BRITAIN’S Rail Regulator John Swift announced on August 15 that he was proceeding with enforcement action against Train Operating Companies over poor performance of the National Rail Enquiry Service, the network of telephone enquiry bureaux accessed by a single number since August 1996. All 25 TOCs participate in the NRES scheme, divided into 10 zonal contracts let to TOCs or the private sector and administered by the Association of Train Operating Companies.

Dissatisfied with NRES performance and using powers written into the passenger licence issued to every TOC, Swift published a proposed enforcement order on July 11 setting out the fines that TOCs would be liable to pay if less than 90% of calls to NRES were answered in a four-week period. Unpersuaded by subsequent representations, the Rail Regulator proceeded with a final enforcement order covering the period between August 17 and September 14.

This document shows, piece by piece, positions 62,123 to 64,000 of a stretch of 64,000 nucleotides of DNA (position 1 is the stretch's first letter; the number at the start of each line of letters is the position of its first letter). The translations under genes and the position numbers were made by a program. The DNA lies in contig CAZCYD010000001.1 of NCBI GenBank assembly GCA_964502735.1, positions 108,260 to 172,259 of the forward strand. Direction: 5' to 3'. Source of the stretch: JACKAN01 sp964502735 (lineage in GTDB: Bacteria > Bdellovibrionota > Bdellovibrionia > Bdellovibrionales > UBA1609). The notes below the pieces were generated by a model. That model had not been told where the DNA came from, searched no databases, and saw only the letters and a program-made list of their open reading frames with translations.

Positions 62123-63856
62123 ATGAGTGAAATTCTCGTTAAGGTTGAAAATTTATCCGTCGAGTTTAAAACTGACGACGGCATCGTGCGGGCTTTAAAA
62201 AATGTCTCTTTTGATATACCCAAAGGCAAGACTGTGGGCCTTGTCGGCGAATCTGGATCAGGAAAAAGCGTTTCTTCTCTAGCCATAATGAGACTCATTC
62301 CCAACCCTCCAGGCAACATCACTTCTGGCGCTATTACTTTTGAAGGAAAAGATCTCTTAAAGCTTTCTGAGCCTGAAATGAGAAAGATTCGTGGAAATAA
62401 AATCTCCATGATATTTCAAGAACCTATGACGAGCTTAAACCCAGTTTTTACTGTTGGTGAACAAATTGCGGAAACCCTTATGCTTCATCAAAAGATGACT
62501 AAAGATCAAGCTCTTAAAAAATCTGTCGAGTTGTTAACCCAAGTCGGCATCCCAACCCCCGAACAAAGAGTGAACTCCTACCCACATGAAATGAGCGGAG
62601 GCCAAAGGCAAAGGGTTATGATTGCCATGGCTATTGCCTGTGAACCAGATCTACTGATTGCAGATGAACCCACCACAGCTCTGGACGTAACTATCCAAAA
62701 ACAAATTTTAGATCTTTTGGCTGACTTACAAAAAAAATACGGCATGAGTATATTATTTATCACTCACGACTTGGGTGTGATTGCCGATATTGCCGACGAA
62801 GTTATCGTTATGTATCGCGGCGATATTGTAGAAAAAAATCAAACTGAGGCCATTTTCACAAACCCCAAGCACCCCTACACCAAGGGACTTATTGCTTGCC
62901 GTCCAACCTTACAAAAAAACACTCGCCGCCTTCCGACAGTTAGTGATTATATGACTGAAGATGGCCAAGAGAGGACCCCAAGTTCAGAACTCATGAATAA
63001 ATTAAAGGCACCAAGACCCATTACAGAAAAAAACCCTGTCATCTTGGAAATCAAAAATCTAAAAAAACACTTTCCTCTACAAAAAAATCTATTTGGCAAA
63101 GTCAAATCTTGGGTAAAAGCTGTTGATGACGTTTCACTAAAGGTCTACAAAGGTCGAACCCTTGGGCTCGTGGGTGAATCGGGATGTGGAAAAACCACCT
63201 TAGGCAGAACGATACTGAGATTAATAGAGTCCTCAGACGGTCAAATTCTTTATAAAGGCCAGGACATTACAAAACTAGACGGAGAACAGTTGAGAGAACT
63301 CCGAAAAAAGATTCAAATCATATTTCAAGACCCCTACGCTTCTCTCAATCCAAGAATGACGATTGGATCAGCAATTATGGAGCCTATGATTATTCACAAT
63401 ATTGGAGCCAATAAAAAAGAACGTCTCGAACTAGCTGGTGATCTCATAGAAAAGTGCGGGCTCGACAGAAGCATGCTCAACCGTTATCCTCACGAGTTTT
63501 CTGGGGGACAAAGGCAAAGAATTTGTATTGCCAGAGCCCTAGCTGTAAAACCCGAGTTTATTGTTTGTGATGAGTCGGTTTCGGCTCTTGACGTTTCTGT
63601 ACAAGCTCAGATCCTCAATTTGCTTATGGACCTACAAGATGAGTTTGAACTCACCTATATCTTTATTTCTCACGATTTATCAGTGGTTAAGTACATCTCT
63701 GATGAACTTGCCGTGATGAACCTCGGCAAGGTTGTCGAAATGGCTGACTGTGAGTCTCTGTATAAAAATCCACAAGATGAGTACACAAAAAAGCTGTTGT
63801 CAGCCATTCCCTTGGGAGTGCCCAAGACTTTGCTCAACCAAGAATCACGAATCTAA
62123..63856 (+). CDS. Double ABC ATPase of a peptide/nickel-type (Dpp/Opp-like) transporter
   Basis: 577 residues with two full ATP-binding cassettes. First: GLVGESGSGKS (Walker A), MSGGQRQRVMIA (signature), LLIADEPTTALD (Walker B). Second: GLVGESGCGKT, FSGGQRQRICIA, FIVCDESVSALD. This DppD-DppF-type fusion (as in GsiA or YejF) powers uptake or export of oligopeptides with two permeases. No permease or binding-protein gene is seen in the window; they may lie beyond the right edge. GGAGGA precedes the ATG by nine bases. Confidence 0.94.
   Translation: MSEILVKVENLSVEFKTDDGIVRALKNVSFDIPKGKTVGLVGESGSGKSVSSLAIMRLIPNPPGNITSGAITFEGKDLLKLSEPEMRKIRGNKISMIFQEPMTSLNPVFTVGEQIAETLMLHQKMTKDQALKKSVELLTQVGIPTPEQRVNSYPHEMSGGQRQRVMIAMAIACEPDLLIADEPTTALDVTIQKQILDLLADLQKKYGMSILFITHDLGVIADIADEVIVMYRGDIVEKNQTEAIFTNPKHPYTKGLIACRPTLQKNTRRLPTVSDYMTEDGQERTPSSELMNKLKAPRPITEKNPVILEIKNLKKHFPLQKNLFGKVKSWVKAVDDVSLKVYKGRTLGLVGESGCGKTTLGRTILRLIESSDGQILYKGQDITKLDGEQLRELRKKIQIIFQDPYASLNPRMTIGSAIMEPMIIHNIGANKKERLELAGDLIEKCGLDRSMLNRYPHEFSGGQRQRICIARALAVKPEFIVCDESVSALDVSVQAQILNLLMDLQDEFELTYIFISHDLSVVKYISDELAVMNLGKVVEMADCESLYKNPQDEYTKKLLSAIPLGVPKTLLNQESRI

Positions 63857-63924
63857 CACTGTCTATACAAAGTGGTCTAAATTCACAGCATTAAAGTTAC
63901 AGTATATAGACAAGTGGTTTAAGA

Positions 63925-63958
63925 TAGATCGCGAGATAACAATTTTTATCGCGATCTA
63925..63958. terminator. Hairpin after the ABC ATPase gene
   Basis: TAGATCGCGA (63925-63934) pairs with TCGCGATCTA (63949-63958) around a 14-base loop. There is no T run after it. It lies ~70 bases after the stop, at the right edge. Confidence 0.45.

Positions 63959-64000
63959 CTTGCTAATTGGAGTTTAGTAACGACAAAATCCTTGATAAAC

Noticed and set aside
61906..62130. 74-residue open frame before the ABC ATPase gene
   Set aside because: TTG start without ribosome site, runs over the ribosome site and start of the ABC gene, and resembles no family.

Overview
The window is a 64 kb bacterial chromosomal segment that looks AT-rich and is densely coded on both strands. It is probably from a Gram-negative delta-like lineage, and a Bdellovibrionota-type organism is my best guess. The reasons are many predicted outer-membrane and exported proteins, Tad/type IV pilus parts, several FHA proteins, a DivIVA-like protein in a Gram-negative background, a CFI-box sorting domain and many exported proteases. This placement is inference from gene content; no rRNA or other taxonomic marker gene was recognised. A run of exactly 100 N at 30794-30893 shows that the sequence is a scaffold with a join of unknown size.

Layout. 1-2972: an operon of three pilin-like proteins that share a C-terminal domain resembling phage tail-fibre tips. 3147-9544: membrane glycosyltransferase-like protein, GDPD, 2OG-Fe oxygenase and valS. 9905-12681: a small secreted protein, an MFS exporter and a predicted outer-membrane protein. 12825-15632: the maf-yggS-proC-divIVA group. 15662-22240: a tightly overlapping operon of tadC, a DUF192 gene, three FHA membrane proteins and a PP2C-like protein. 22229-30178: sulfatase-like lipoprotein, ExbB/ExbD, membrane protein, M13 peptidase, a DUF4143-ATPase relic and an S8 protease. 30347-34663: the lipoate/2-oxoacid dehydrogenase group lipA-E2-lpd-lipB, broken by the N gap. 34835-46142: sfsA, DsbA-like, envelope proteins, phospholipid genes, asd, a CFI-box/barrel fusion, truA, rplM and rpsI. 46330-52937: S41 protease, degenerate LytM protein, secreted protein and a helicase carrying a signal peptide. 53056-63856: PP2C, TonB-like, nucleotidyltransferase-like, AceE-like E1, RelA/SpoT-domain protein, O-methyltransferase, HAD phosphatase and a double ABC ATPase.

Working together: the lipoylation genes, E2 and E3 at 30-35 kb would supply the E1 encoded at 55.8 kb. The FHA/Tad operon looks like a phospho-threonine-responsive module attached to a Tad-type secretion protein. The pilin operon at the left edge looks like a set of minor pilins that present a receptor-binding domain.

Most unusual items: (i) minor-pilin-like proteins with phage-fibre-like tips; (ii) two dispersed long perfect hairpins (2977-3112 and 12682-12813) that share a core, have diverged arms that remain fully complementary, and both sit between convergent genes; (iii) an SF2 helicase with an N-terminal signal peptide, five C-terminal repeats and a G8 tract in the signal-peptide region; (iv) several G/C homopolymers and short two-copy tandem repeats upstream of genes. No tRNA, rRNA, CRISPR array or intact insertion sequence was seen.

For each percentage point of calls not answered between 85% and 89%, the TOCs stand to be fined £50000, rising to £100000 per point in the 75% to 85% range and £200000 per point below 75%. During July, 71% of calls to NRES were answered; performance levels were reported to be just short of 90% towards the end of August, with ATOC sources anticipating a ’minimal’ fine under the enforcement order. o